Source: Detroit Free Press
Written by Patricia Ansetett
A little-known field of ophthalmology soon will get work space in Ann Arbor that matches the stature a University of Michigan team has achieved.
A $1.5-million grant awarded in October by the Harry A. and Margaret D. Townsley Foundation will help U-M build a state-of-the-art Ophthalmic Imaging Center in the new Kellogg Eye Center under construction.
Scheduled to open in 2010, it will house six camera rooms, a photo studio, a waiting area and a larger work space.
When ophthalmologists review milestones in their field, they will likely credit Richard Hackel, chief of the U-M ophthalmic photography program, as the person whose digital images helped transform the diagnosis of eye disease.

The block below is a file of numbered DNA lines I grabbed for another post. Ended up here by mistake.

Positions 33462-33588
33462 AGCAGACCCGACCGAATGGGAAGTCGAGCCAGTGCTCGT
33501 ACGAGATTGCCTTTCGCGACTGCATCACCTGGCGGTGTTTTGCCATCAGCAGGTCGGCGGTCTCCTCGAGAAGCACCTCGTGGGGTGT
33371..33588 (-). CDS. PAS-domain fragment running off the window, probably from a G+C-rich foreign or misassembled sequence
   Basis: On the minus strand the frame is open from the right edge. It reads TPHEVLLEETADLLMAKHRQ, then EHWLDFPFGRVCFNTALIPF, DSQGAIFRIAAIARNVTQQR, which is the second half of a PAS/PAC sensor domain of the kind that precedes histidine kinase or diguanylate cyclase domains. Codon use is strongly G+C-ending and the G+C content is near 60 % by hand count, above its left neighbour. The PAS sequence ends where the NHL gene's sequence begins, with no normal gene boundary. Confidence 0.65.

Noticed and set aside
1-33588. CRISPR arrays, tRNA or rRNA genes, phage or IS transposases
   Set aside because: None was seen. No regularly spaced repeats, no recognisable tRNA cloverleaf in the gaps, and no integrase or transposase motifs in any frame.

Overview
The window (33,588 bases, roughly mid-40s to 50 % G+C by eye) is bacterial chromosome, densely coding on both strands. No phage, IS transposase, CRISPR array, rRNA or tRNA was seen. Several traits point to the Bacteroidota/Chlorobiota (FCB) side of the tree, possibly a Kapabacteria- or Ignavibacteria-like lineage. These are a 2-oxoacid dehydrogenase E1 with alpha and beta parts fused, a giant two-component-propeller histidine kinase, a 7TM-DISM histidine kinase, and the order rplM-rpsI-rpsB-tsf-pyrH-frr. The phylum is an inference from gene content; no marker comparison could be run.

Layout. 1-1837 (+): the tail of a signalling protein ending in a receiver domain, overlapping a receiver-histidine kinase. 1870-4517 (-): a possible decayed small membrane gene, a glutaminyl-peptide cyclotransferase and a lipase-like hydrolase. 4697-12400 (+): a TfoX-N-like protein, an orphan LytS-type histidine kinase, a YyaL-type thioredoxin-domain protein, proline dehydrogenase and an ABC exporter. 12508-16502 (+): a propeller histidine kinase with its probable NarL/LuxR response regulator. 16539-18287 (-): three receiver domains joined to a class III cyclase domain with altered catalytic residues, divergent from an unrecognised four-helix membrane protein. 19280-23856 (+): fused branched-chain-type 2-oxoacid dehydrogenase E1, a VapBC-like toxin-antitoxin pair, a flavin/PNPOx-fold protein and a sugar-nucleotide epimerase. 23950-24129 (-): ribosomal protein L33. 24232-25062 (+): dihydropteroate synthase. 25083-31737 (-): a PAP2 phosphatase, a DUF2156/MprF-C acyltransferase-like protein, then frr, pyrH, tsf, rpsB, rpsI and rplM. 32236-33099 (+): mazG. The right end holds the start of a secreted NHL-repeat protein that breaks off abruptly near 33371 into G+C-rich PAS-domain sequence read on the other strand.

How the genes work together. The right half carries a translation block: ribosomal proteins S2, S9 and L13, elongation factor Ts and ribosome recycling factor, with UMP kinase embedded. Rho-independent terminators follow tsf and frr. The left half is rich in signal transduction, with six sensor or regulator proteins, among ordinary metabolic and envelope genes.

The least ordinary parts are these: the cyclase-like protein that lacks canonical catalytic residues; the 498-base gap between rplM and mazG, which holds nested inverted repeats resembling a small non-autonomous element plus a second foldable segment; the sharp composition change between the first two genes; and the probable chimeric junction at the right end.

In 1995, Hackel changed an arduous process of cutting and pasting together dozens of photos of the eye’s interior — much the way a collage is made — into digital photographs that precisely capture its texture and color.
Today, ophthalmic photography is an important adjunct to the diagnosis of eye disease. It also is used to monitor whether patients benefit from certain treatments.
In that way, a computerized photo can spare patients from undergoing possibly risky, invasive procedures and save money by avoiding unnecessary treatments that may cost $2,000 or more.